He's smart and he's very social. Even with a class full of kids that are either non-verbal or not social, he still manages to make friends. And he cares about them and wants to be with them. As his mother, I know that these are not the friends that will benefit him by modeling proper social skills and pragmatic language but I also can't deny that he cares about them and wants to spend time with them. He pushes them into a relationship that he wants but they aren't very good at cultivating so he does the work and they just need to play along. And many times they do. So again, why would anyone be surprised by the fact that he doesn't do well in the mainstream class when his friends aren't there?

Last summer I placed him in a typical summer camp because I knew that he could do it even if the school district didn't. It was such a wonderful experience and the staff gave me daily reports that I gave to the schoold district. He did so well and I even had an aide tell me she would never have known he had any issues if she weren't assigned to him as his aide. Ah, those beautiful words from this lovely angel! This was something he started from the beginning and was just thrown into and he did beautifully. And the school district was blown away but he was still placed into mainstreaming this year.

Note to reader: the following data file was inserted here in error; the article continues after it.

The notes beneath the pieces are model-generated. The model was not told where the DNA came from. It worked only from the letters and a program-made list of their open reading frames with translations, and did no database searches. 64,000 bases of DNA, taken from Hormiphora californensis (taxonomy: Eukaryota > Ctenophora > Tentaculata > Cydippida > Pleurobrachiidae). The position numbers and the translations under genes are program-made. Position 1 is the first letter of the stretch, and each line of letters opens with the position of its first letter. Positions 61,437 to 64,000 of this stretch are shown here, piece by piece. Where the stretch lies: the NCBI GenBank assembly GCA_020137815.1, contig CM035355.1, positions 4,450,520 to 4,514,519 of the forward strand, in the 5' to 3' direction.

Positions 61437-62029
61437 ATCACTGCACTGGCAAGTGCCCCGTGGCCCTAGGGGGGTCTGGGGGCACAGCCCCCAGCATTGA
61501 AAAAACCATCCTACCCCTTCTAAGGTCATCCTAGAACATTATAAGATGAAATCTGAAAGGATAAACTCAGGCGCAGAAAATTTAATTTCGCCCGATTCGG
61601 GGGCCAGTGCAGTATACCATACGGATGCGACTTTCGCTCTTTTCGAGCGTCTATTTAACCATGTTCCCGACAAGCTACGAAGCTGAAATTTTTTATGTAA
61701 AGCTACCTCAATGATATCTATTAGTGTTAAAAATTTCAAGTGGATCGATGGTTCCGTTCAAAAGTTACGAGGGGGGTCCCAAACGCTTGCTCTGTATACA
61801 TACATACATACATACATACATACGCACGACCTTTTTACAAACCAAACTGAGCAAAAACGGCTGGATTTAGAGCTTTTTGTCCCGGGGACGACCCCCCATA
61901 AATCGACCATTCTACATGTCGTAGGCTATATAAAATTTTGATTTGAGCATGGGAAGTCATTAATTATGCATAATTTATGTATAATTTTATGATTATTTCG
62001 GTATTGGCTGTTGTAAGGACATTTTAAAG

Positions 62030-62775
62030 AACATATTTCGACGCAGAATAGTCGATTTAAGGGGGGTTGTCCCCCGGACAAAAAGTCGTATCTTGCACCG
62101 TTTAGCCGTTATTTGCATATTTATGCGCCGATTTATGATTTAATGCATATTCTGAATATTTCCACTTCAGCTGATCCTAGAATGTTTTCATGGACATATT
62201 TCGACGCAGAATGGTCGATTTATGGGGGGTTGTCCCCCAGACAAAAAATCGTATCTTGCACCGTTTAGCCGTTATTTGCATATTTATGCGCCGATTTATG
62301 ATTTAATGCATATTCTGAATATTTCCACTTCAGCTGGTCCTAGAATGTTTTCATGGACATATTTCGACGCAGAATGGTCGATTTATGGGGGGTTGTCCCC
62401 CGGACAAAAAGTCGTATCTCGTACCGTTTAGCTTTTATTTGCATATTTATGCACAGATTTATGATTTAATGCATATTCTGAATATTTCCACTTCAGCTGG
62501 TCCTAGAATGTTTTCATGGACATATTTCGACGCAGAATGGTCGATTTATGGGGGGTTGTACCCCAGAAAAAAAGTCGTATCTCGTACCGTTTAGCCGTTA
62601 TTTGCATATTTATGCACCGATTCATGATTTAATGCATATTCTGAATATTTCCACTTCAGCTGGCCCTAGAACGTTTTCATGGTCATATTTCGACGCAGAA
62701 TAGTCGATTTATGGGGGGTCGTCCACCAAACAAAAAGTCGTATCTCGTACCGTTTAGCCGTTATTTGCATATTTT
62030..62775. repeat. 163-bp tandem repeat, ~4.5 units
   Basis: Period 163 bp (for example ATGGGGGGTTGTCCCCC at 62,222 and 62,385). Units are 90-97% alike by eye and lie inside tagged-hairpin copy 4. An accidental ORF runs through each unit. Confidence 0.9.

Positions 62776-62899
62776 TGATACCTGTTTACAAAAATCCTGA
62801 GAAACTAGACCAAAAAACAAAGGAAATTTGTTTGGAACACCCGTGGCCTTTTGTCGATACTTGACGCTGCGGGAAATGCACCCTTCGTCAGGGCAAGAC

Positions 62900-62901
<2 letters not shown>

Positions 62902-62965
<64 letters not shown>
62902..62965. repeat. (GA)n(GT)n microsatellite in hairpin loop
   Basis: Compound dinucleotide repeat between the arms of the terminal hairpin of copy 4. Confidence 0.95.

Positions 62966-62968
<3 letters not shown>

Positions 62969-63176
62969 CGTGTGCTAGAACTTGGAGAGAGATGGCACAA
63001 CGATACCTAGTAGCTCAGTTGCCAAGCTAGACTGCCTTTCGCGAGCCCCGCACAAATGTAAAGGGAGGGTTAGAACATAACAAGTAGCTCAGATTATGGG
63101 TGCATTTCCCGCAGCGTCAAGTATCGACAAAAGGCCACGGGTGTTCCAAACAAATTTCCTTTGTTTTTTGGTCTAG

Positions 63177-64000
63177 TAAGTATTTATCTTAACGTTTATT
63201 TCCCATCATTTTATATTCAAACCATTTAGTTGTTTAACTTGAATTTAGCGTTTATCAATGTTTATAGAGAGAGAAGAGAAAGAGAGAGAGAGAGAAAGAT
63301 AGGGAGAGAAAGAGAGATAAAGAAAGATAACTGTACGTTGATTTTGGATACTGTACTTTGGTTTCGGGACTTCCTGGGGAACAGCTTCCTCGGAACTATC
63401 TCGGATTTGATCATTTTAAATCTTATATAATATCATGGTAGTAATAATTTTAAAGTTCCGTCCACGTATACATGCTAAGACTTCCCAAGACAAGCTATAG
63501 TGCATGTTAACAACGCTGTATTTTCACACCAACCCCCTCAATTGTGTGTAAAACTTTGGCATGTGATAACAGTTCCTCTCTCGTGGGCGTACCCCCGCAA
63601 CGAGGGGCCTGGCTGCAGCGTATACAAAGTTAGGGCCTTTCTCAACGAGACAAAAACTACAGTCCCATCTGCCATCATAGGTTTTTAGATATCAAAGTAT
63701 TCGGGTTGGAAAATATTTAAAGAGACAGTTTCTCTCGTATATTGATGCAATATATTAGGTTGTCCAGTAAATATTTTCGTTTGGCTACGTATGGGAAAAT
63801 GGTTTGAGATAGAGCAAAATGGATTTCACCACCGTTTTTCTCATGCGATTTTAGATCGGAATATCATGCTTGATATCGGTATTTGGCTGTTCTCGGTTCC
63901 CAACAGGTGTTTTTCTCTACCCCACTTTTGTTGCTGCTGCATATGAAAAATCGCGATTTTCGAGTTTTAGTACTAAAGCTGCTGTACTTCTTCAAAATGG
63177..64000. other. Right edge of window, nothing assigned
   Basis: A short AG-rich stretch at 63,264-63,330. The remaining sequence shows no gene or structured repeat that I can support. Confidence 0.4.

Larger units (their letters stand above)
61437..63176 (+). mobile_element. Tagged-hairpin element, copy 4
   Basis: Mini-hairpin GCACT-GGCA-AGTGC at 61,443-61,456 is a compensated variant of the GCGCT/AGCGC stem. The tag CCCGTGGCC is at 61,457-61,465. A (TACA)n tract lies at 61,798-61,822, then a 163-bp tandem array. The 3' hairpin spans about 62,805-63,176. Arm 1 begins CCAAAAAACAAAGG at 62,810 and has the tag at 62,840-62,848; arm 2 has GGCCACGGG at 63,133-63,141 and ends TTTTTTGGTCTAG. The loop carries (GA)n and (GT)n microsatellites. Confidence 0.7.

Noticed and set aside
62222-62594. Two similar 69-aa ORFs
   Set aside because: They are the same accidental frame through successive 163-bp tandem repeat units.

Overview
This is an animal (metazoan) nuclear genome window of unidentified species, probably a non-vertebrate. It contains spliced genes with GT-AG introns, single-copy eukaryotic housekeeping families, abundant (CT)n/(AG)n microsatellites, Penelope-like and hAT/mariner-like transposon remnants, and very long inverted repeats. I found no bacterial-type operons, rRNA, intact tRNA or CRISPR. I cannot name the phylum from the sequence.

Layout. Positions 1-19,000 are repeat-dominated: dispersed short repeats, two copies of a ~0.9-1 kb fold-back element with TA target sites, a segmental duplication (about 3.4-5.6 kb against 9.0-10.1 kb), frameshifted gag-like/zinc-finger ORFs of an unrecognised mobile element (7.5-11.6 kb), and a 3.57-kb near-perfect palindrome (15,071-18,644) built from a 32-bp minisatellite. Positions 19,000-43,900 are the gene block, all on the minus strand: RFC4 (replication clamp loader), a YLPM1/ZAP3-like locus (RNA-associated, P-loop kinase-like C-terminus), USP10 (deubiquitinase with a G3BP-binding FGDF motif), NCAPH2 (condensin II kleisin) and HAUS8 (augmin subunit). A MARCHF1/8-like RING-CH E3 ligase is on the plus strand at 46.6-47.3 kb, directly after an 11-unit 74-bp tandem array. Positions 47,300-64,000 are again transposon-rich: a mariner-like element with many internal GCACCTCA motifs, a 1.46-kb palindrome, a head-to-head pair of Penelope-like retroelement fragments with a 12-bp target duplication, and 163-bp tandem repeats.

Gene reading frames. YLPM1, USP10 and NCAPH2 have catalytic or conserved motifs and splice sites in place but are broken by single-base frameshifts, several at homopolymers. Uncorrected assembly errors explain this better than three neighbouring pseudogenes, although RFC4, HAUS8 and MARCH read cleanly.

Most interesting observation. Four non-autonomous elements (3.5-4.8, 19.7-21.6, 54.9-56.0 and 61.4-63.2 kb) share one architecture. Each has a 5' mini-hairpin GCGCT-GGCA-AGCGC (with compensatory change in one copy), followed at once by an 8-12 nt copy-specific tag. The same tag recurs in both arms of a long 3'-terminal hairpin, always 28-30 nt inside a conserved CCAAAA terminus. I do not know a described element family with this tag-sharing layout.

Now that you know the back story, let me tell about my latest IEP. I was in heaven! It was the best IEP I ever had and yes, even though he is only currently in SDC kindergarten, I've had a lot! I didn't have to ask for anything - it was all offered! I expected a fight with the current budget crisis and rumors had been flying around that were making me very nervous. I was basically offered the moon as far as I'm concerned!